When we first made the transition from a 4 bedroom house to a 2 bedroom flat almost a year ago, the fact that the girls would have to share a room was one of my biggest sources of apprehension. Lucy was only 3 months old at the time, and to parents of newborns, sleep is everything. Lucy slept in our room for the first few months after moving in, and surprisingly, when we finally bit the bullet and moved her in with Penny around the time she turned 6 months old, things actually went a lot smoother than expected. I can share all that we have learned about getting siblings to sleep in the same room at another time if you are dying to know, but that’s not what we are here to talk about today!
Today, we are discussing the fun part, the part I was definitely NOT dreading about moving into our new home- designing a shared kid’s room. Children’s rooms are a blast to decorate, period. They are fun, whimsical, and you can take design risks that you may not be as apt to do in other areas of your home. There are no rules! Except that really… there kind of are. But do not fear, because I am here to share the dos and don’ts of kid’s room design, and I promise they are few and easy to follow.
In Penny and Lucy’s shared bedroom, I wanted to incorporate elements from Penny’s previous woodland fairy tale nursery, Lucy’s Neverland inspired nursery, and decor from their old playroom. I decided that instead of doing a theme this time around, I would just stick with a color palette and an overall feeling of adventure and whimsy.
Here are the guidelines I followed to create a space that was both engaging and imaginative for the girls but also a well designed space that I could happily see everyday:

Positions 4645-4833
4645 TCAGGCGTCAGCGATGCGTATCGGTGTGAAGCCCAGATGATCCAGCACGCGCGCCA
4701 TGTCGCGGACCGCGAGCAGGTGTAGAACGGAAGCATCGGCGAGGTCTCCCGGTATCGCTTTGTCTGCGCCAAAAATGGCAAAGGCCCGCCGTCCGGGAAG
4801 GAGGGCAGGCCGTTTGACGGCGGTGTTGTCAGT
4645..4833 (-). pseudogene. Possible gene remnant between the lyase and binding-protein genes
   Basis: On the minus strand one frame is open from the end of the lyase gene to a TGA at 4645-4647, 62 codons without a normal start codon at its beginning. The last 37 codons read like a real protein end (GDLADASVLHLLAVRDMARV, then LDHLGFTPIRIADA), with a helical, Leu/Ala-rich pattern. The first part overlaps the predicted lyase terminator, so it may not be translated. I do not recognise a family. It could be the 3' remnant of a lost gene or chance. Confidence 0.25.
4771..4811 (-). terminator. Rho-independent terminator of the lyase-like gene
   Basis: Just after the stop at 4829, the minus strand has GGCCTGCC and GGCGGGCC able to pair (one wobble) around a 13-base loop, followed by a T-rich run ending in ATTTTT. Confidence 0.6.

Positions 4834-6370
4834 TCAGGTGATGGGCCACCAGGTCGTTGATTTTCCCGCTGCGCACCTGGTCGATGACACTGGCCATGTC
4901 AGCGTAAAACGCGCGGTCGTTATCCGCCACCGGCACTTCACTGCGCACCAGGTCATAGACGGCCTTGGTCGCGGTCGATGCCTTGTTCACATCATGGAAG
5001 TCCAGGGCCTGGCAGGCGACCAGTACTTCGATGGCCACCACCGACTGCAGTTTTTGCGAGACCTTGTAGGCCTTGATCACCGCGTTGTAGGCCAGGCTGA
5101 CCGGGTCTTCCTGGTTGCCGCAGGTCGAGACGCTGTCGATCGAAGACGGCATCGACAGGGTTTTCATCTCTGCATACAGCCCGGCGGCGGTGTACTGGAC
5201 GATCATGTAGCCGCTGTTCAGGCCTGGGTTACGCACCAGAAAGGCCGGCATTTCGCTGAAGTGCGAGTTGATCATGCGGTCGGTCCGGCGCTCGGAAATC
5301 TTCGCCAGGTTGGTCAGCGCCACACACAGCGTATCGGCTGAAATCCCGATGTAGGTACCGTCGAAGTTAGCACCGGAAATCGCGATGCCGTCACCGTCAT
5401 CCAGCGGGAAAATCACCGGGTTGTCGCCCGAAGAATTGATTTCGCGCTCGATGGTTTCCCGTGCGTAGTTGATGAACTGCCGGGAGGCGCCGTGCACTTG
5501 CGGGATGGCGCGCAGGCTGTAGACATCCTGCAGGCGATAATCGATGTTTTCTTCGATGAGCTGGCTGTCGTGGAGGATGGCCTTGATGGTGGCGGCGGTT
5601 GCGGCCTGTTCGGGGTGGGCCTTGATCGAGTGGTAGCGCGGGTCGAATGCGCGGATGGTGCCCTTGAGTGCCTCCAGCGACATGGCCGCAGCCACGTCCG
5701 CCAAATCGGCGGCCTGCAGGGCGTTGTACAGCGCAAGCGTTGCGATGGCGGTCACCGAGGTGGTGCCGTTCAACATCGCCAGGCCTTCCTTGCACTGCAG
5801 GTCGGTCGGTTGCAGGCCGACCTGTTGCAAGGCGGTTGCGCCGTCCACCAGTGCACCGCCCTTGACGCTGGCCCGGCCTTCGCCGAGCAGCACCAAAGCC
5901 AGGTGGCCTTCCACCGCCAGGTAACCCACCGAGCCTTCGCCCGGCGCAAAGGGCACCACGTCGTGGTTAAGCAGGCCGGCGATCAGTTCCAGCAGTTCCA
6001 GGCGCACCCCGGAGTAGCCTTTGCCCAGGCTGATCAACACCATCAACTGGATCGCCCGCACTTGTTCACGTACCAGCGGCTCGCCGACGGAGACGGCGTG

- Pick a color palette that includes a balance of both saturated colors AND neutrals. This is where I think the biggest mistakes in kid’s rooms are made. Susie loves pink and purple so naturally her entire room should be pink and purple, right? Wrong. If you or your child loves color, then treat it right and let it shine, because a little goes a long way. An overdose of color on the walls and the bedding and the accessories is just going to look like a big jumble of color overload, and none of it will stand out. In this room, I chose to go with white walls and furniture, so that the coral, silvery blue and yellow in the bedding and decor could really stand out. The colors are definitely vibrant, but because they are done in small doses they don’t impede the soft calming feel of the room as a whole. Which leads me to my next tip…
- Create a calm and peaceful vibe. Above all else, this room is for sleeping, and I believe I’ve already mentioned how important sleep is to parents. I chose to keep the girls’ toys elsewhere, with the exception of some stuffed animals and books, so that they wouldn’t be distracted when it came time to rest. I realize not everyone has the option of housing toys in a separate area of the home, but if it is possible to remove distractions, or at least make them less visible with baskets and such, do it. We kept most of our toys in a separate play area and stored the rest in their closet.
Focus instead on bringing in lots of cozy textures with blankets, pillows, curtains, rugs and chairs.
Hang something interesting up high for them to look at while they drift off into dreamland, like the bunting and flower mobile draped from the ceiling in this room.